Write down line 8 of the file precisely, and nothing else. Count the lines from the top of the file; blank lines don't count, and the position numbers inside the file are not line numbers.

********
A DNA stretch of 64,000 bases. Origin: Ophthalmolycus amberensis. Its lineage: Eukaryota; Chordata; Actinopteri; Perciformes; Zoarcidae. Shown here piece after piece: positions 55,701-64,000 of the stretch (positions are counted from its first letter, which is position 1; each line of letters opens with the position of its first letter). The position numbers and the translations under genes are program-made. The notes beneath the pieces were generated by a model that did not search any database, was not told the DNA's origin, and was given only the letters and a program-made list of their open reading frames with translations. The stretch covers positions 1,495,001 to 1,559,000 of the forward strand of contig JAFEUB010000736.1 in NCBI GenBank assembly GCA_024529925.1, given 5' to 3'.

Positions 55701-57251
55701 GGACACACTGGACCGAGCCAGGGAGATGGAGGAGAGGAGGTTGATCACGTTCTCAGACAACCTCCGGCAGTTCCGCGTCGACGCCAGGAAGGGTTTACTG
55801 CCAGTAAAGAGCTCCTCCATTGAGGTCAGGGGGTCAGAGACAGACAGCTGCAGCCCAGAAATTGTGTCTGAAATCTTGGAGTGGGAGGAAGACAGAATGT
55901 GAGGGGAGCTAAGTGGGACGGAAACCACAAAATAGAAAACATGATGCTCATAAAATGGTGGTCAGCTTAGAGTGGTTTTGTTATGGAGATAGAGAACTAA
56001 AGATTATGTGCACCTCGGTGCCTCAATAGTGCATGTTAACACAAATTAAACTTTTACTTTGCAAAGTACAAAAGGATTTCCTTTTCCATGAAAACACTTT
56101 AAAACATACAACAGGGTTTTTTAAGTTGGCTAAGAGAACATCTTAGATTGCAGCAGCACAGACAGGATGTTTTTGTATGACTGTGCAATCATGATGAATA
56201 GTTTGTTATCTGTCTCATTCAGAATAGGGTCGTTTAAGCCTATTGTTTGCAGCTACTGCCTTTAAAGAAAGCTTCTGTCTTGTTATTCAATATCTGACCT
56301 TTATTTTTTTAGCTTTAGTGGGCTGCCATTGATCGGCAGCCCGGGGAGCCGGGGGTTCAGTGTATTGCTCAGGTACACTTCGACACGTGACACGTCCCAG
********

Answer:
56201 GTTTGTTATCTGTCTCATTCAGAATAGGGTCGTTTAAGCCTATTGTTTGCAGCTACTGCCTTTAAAGAAAGCTTCTGTCTTGTTATTCAATATCTGACCT